Yes we can change
What Design Can Do México City6-8 May 2019, Palacio de Bellas Artes, Frontón México, México City
The design world is full of international festivals: D&AD, Ladfest, AGI Open, Semi Permanent, Kerning (see page 98), ATypI, TypeCon and many more. What Design Can Do (WDCD) – described as ‘an international platform on the impact of design’ – aims to discuss design’s role in re-shaping society, systems, perceptions and governments for the benefit of the planet and all its people.
The first ever WDCD was held in Amsterdam in 2010, organised by Richard van der Laken and Pepijn Zurburg, co-founders of De Designpolitie agency. The Dutch conference spread its wings to Brazil (São Paolo) in 2017, and to México City for a three-day event in May 2019. (The platform currently hosts a ‘Clean Energy Challenge’ in Amsterdam, São Paolo, México City, Delhi and Nairobi, with aims to extend the conference to include India in the coming years.)
WDCD México City began with a launch evening at cultural centre Palacio de Bellas Artes followed by a two-day conference at Frontón México. There were 25 speakers including design critic Alice Rawsthorn; Deyan Sudjic of London’s Design Museum; Joséphine Goube, the CEO of Techfugees; Tesla design director Javier Verdura; and multimedia illustrator Jan Rothuizen.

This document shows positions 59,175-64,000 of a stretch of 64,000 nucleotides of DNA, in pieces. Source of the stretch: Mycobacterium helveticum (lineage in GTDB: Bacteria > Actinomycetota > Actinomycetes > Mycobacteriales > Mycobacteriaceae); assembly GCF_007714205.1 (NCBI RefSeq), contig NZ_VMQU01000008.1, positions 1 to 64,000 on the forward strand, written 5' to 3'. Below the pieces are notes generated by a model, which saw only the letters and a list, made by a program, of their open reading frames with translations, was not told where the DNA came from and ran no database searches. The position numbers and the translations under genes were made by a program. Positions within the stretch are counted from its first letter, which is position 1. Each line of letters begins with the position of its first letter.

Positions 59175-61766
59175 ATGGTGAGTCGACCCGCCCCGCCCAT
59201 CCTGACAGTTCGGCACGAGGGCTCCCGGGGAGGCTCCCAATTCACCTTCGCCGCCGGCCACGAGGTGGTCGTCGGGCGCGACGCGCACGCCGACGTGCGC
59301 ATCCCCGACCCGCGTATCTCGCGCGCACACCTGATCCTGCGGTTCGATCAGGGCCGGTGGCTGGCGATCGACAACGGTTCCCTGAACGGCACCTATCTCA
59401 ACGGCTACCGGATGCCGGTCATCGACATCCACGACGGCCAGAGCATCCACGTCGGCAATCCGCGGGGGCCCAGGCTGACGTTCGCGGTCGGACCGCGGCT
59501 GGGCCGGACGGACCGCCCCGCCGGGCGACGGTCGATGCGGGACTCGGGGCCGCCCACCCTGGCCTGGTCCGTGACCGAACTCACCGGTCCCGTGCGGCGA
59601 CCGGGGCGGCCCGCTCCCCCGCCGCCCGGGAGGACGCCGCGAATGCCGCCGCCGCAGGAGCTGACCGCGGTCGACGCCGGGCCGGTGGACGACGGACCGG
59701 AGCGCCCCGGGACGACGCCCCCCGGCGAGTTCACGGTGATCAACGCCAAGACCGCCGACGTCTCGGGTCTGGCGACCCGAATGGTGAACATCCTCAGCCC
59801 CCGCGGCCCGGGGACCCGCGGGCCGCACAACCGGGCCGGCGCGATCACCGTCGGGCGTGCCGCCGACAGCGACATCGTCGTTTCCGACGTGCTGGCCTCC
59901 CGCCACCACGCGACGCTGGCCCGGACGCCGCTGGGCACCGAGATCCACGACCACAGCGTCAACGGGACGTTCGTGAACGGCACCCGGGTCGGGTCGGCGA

The tone for the event took shape at the Palacio. Mexican fashion designer Carla Fernández read an impassioned manifesto while models strode behind her, some of them wearing garments adorned with words and images commenting on the need for universally legalised abortion and bodily autonomy. French artist Mr Brainwash addressed the audience with positivity, saying: ‘Passion needs patience. Nothing is done overnight. You have to take the chance and the time to do it. It’s all about believing and dreaming.’ This was said while standing in front of a slide that read: ‘What Can We Do With Design? Make The World A Better Place.’ The feminist punk collective Pussy Riot closed the launch evening with a performance in their signature manner – defiant and critical – joined by invited local activists who pointed to police corruption, femicide and the disappeared, plus other pressing subjects in Mexico.